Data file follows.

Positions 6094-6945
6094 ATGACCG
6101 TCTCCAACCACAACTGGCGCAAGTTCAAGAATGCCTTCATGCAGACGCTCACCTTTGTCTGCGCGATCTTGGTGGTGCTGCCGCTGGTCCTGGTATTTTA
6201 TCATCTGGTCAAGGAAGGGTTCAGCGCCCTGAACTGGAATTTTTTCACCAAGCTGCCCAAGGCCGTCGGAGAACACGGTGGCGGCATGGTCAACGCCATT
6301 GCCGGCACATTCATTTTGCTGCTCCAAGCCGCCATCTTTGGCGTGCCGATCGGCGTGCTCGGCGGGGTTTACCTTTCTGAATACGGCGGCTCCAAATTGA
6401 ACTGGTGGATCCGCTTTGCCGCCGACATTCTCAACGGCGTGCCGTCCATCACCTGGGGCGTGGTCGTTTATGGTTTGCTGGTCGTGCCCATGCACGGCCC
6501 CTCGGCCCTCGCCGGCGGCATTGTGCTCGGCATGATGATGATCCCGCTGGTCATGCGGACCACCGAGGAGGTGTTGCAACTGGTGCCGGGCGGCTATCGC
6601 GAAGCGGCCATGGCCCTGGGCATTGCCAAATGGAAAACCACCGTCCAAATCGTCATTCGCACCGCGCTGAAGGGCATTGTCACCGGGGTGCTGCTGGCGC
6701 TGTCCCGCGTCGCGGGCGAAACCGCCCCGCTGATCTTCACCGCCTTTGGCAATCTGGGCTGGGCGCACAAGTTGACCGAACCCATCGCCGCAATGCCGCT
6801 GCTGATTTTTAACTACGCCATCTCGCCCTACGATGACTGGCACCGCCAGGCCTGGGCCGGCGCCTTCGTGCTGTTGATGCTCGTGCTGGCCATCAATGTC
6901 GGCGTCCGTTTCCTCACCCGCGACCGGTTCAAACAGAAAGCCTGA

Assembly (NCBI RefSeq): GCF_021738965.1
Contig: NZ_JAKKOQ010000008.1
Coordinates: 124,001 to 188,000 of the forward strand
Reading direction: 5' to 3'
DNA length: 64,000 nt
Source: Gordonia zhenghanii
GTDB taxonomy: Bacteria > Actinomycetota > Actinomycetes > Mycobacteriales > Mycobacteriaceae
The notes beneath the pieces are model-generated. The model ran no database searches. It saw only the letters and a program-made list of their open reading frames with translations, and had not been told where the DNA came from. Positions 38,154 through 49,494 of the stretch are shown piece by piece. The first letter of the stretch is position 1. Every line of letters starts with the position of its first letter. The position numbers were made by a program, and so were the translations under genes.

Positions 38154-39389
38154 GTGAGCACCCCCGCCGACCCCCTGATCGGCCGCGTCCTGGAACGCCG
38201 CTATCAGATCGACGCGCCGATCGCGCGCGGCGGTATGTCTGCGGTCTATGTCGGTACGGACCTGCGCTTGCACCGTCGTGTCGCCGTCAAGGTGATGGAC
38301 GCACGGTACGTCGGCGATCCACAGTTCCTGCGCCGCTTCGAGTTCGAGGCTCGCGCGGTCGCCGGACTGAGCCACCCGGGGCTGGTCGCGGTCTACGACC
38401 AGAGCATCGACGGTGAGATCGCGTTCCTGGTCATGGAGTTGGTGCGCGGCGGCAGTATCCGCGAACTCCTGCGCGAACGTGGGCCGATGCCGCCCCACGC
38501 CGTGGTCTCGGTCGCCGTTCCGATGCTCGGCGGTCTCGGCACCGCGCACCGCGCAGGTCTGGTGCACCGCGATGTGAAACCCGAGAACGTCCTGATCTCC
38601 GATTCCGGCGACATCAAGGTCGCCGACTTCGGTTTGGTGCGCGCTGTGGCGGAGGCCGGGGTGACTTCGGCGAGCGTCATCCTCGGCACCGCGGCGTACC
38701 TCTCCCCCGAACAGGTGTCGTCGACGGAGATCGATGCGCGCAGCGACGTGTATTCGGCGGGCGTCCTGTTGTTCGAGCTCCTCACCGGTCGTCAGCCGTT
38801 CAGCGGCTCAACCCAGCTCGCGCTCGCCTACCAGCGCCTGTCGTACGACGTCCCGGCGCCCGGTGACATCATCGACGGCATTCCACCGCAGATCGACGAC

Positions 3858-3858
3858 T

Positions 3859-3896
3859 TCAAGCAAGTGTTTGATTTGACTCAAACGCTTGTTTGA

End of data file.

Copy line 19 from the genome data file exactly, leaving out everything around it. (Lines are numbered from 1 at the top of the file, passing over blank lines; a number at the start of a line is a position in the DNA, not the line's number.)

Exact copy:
The notes beneath the pieces are model-generated. The model ran no database searches. It saw only the letters and a program-made list of their open reading frames with translations, and had not been told where the DNA came from. Positions 38,154 through 49,494 of the stretch are shown piece by piece. The first letter of the stretch is position 1. Every line of letters starts with the position of its first letter. The position numbers were made by a program, and so were the translations under genes.